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Samuel Chapman
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Birth: Dec. 5, 1797
Kent, England
Death: Feb. 20, 1893
Van Buren County
Iowa, USA


Sam'l Chapman d. 1893

An Aged Man Gone.

Mr. Sam'l Chapman, residing 1 1/2 miles east of Bonaparte, died Monday night and was buried yesterday on the home farm beside his wife who preceded him four years ago.

He had reached an exceptional age of 95 years; his wife was just six weeks his senior. He was an eccentric character and was laid away in a coffin made from lumber cut for the purpose fifteen years ago.

[hand written on obit. was "2-20-93"]

Source: Entler Scrapbook, vol. 6, Iowa Historical Library, Iowa City,IA



Samuel Chapman was born at Teynham near Feversham, in county of Kent, England, December 15, 1797. He was an only child of Daniel and Sarah Chapman of the same county in England. His father was in early life a builder and afterward a miller, and later on in life a stock dealer of no little note, and in Samuel's early life he was his father's superintendent and clerk, doing all the writing and keeping of accounts of the business from the time he (Samuel) was ten or twelve years of age. He was engaged for some time prior to the battle of Waterloo (which was fought June 18, 1815, between the French, commanded by Napoleon Bonaparte on one side, and the English army and allies on the other commanded by the Duke of Wellington.) (at which battle he was present, having in charge horses for the officers) in company with his father in dealing in stock, buying, selling and handling negotiable notes, etc., and had amassed considerable fortune, but owing to reverse action in business soon after this battle, they were entirely broken up. He being of an energetic and business turn, soon entered into and carried on for some time a considerable traffic with Holland, Belgium and Wales, which gave him occasion to travel to those countries and visit their cities when just entering upon manhood.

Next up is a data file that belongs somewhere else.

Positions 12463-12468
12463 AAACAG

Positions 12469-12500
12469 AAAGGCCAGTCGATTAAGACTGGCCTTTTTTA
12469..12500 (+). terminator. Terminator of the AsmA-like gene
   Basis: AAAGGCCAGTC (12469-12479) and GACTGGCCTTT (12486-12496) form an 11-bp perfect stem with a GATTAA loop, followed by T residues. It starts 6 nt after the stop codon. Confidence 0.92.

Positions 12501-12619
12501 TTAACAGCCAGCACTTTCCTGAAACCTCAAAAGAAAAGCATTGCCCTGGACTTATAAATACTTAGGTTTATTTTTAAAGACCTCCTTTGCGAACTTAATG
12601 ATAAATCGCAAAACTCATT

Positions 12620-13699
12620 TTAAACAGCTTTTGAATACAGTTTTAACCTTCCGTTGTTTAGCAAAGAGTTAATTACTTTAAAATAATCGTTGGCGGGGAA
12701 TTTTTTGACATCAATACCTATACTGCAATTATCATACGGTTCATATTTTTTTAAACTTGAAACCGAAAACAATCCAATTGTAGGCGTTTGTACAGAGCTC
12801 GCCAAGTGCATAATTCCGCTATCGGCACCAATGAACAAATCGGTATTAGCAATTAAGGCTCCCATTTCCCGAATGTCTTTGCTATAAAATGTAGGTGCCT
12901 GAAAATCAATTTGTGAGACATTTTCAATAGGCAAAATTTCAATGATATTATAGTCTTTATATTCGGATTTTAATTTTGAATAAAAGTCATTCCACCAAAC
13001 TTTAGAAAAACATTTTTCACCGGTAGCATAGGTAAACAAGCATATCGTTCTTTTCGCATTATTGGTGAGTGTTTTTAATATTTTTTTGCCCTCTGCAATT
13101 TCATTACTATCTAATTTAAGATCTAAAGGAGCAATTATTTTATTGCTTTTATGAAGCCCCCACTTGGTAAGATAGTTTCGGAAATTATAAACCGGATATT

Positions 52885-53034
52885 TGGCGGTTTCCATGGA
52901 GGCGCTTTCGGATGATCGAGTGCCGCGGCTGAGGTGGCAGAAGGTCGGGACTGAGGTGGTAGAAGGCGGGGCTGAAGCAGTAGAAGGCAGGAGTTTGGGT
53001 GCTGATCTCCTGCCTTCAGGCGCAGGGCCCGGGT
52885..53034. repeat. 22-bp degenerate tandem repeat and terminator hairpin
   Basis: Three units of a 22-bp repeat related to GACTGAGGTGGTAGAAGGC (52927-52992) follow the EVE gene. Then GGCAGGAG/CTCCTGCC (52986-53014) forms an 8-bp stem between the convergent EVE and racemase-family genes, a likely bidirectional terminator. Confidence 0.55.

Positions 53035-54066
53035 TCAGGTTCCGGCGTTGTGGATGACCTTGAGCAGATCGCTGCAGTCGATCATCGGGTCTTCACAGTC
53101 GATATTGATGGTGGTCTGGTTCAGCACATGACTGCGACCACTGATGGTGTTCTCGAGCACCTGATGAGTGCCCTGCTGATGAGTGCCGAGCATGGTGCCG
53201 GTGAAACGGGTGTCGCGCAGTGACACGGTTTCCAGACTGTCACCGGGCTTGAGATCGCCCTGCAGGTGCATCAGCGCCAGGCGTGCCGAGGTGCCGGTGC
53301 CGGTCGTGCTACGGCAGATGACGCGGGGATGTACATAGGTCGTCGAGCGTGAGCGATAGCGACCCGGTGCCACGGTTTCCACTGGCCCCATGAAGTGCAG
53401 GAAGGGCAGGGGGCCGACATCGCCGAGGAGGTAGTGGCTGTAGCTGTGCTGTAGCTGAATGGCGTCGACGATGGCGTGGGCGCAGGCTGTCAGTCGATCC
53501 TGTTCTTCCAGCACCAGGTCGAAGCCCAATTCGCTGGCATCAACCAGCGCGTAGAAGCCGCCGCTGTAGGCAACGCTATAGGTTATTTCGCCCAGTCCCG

He was married to Sarah Smead, of Feversham, of county of Kent, July 21, 1821. He lived in England one year after marriage, when he moved to Scotland and engaged to Captain Barclay, of the estate of Ury (the distinguished pedestrian and marksman) as a game keeper, and afterward to Lord Brody, and later to two other gentlemen, in all about eight years in the same business. When about six years in Scotland, he received an accidental shot while reaching for his gun to shoot some bird of prey which was bothering the game under his care. The shot passed through his breast tearing away part of the lobe to that lung and cut the lining around the heart, from which wound he lay at the point of death for many weeks, given up by the physician. But as a last and only means of saving life (urged strenuously by himself upon the attending physicians as they ever after acknowledged) it was at his own urgent request by bleeding. This misfortune having unfitted him for the great responsibility of his work here, he at the end of eight years returned to England and engaged in the butcher business at Shearness for a year or so.

Feeling rather unsettled and of some inclination to see America, he left his family here and sailed for America in 1831, landing at New York City, where he carried on a bakery for a time and and [sic] was also engaged in the microscopic and telescopic business (in all about 18 months). But in the meantime he returned to England for his family, who arrived in New York City in 1832. In the early part of 1833, he engaged to a Mr. Jackson of New York, to take on foot, a drove of fine Durham Cattle from New York to Congressman Chambers, of Washington, Mason county, Kentucky, and right here it was that he had a tussle with the cholera, but survived it, and liking the country, brought his family here where he was engaged in the fine stock and butcher business for about ten years, at the end of which time, and through the influence of his friend, ex-Congressman of Kentucky, now Governor Chambers of the territory of Iowa, he again came west and bought land in Des Moines county, about ten miles west of Burlington, Iowa, near the present site of Middleton, what is now known as the Wm. Carden (deceased) farm, after which he returned to Kentucky for his family, landing them at Burlington, September 1, 1843.